'Da Vinci' Author Ducks Controversy

New Hampshire author Dan Brown talks about his recent court dealings and movie surrounding his book "The Da Vinci Code" in Portsmouth, N.H., Sunday, April 23, 2006. (AP Photo/Jim Cole) AP Photo/Jim Cole

Though he's been hit with lawsuits and rebuffed by the Vatican, author Dan Brown said Sunday it's not his responsibility to address controversies stirred up by his book, "The Da Vinci Code."

He said he's happy his best-selling novel about hidden religious history, secret societies and code-breaking has captured popular interest, but leaves the deliberations to others.

"Let the biblical scholars and historians battle it out," Brown told about 850 people at a sold-out writers talk.

"It's a book about big ideas, you can love them or you can hate them," he said. "But we're all talking about them, and that's really the point."

The talk was a rare chance to catch a personal glimpse of the private author. Among his revelations: When struggling with a difficult plot point, he dangles from a pair of gravity boots to think it out — a habit adopted while figuring out anagrams for his book "Angels and Demons."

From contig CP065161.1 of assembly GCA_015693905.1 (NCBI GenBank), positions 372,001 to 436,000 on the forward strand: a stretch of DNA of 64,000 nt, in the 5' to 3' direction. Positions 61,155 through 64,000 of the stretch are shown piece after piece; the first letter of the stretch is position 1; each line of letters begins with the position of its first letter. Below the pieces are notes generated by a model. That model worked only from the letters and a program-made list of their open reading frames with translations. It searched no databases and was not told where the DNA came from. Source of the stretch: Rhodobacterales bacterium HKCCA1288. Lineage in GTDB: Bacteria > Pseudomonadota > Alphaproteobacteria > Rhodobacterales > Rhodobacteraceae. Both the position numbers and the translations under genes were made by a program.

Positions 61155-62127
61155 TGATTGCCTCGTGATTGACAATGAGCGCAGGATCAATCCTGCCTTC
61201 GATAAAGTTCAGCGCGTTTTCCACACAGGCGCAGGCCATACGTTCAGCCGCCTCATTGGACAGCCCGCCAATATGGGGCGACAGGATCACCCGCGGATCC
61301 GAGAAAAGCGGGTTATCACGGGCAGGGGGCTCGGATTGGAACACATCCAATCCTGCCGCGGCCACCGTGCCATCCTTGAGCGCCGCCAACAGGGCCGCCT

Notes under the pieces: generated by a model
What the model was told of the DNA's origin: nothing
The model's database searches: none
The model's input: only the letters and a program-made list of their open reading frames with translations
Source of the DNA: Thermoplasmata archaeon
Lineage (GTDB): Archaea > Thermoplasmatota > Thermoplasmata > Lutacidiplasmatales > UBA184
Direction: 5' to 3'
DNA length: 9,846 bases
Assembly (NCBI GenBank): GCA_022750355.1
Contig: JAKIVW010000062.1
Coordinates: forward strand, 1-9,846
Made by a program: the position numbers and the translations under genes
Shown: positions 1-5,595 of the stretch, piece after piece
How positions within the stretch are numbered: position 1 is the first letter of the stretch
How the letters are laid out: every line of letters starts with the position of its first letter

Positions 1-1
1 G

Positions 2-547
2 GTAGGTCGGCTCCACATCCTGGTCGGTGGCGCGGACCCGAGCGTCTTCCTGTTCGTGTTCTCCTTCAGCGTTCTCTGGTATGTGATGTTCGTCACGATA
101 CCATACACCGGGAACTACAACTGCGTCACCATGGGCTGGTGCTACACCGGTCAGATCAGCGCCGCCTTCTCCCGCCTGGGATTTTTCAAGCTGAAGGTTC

The audience also learned that the former prep school English teacher wants to return to the classroom, and that he rarely reads his work when it's done. "The Da Vinci Code" was an exception.

"When the galleys came back, I sat down and I read the novel start to finish in one sitting, and I was really happy, really proud of it," Brown said.

The book sold more than 40 million hardcover copies in three years in print. The paperback edition sold half a million copies during its first week, prompting publisher Anchor Books to bump its initial printing from 5 million to 6 million.

Controversy is familiar territory for Brown, who even received harsh words from the Vatican for a plot line that suggests Jesus and Mary Magdalene married and had a child whose bloodline survives to this day.

This month, a British court rejected a copyright infringement case brought against his publisher that claimed that "The Da Vinci Code" stole from an earlier, nonfiction work, "Holy Blood, Holy Grail." For Brown, the issue has become fodder for jokes.

"By the way if anybody in the audience would like to sue me, we have forms out back," Brown said. "Just pick one up on your way out."

The talk, presented by New Hampshire Public Radio and The Music Hall of Portsmouth, was billed as his only public appearance before next month's release of the movie version of "The Da Vinci Code," starring Tom Hanks. Brown an executive producer.

Fans may have to wait a while for the sequel to "The Da Vinci Code," which again features Harvard symbologist Robert Langdon as protagonist.

"I'm in no hurry," Brown said. "I just have to write a great follow-up and it'll be done when it's done."
  • Lloyd Vries

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